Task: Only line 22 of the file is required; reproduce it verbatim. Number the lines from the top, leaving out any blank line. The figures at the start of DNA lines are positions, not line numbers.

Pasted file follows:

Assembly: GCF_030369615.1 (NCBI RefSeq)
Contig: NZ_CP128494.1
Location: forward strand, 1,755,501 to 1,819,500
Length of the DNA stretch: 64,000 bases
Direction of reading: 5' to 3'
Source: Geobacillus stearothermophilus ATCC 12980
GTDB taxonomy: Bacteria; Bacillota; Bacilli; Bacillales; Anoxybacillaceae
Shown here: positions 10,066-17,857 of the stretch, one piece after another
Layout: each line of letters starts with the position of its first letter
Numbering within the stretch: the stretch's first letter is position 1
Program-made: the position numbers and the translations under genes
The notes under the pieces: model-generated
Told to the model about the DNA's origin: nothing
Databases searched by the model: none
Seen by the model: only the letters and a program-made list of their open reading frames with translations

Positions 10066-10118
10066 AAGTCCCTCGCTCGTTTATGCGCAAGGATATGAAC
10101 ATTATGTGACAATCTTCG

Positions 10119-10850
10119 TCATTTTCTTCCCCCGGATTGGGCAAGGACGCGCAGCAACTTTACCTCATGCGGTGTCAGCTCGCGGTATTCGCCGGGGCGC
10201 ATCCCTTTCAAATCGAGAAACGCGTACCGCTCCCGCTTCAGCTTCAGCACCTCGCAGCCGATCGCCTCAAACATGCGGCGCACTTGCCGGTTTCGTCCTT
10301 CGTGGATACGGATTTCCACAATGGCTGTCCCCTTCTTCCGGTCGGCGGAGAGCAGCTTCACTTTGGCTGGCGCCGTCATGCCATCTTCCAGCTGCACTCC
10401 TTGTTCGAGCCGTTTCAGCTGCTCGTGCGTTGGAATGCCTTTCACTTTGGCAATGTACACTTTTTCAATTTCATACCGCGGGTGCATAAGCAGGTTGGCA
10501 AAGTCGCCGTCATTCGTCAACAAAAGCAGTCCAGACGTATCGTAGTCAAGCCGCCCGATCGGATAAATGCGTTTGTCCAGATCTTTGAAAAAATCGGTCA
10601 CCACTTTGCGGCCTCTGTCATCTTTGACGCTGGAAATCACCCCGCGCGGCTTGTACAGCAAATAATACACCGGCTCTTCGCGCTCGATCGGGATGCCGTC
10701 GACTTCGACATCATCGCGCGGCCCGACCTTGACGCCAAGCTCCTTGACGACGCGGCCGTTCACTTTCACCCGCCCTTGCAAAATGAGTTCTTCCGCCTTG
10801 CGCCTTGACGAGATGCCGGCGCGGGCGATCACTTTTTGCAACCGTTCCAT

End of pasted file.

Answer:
10301 CGTGGATACGGATTTCCACAATGGCTGTCCCCTTCTTCCGGTCGGCGGAGAGCAGCTTCACTTTGGCTGGCGCCGTCATGCCATCTTCCAGCTGCACTCC